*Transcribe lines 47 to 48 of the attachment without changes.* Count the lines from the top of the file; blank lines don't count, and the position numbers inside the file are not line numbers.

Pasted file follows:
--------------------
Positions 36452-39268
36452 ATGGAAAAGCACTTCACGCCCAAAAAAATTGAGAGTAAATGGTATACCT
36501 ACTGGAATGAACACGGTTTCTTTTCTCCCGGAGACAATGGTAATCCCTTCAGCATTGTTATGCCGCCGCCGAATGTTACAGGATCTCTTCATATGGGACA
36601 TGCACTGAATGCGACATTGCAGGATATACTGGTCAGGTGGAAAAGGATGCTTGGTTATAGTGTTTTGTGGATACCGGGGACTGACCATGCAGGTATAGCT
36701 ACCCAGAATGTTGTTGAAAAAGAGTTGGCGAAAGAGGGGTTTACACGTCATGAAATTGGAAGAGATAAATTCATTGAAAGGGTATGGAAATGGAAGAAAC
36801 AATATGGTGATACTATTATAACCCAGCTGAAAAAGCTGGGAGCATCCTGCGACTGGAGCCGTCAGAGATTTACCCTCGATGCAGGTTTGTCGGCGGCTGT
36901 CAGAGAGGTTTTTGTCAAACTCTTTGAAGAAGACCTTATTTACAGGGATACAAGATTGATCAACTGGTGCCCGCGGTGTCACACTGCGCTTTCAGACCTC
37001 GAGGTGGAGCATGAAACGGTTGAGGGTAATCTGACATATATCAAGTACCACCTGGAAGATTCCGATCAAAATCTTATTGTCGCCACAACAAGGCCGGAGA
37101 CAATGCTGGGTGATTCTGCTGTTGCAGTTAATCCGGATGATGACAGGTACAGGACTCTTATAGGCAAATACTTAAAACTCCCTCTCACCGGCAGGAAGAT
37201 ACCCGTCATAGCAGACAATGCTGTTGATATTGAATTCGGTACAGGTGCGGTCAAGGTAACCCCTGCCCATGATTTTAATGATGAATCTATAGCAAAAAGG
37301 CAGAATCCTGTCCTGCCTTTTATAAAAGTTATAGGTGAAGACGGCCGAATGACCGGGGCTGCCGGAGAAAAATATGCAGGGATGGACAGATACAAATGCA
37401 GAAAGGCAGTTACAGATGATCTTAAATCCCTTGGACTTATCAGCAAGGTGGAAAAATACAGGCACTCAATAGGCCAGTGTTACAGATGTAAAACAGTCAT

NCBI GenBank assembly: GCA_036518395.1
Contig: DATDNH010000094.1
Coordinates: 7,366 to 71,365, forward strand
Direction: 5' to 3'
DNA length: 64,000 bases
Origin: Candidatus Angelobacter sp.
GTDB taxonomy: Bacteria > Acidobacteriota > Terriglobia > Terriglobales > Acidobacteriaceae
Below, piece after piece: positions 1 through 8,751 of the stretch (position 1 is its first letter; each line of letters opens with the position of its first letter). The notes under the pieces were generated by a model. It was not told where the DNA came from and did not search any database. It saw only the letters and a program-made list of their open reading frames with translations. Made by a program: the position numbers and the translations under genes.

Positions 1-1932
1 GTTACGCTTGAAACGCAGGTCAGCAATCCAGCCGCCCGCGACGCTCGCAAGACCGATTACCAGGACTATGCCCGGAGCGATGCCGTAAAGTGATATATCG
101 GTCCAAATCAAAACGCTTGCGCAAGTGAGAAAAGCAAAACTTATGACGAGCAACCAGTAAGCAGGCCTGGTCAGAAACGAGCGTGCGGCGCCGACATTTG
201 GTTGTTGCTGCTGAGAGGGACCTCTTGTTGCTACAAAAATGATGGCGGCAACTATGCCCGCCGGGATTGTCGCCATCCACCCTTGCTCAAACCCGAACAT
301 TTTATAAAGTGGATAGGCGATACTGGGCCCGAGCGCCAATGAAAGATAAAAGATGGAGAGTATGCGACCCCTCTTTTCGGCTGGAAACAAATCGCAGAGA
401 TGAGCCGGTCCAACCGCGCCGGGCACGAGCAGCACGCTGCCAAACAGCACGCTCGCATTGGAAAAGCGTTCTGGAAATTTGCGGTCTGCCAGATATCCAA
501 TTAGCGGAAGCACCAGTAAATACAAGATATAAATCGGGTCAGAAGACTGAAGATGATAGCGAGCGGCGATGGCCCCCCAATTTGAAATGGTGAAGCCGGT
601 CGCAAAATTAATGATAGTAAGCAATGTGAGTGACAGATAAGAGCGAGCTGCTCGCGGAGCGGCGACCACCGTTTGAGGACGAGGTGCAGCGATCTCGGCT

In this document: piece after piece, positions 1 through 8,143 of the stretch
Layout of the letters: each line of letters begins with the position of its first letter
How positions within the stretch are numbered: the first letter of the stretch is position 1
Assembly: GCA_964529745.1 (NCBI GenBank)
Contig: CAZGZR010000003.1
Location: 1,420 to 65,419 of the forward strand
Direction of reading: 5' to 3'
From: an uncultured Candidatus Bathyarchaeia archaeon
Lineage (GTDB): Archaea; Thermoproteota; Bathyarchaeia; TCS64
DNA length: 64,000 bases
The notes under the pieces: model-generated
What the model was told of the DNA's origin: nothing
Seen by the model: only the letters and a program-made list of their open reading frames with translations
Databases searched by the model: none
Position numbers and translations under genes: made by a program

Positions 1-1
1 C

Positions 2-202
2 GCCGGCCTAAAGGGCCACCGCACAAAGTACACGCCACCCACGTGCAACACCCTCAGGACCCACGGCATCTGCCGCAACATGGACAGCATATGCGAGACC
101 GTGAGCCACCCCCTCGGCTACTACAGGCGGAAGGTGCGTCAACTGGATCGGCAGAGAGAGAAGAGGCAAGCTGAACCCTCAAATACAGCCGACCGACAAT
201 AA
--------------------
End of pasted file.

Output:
2 GCCGGCCTAAAGGGCCACCGCACAAAGTACACGCCACCCACGTGCAACACCCTCAGGACCCACGGCATCTGCCGCAACATGGACAGCATATGCGAGACC
101 GTGAGCCACCCCCTCGGCTACTACAGGCGGAAGGTGCGTCAACTGGATCGGCAGAGAGAGAAGAGGCAAGCTGAACCCTCAAATACAGCCGACCGACAAT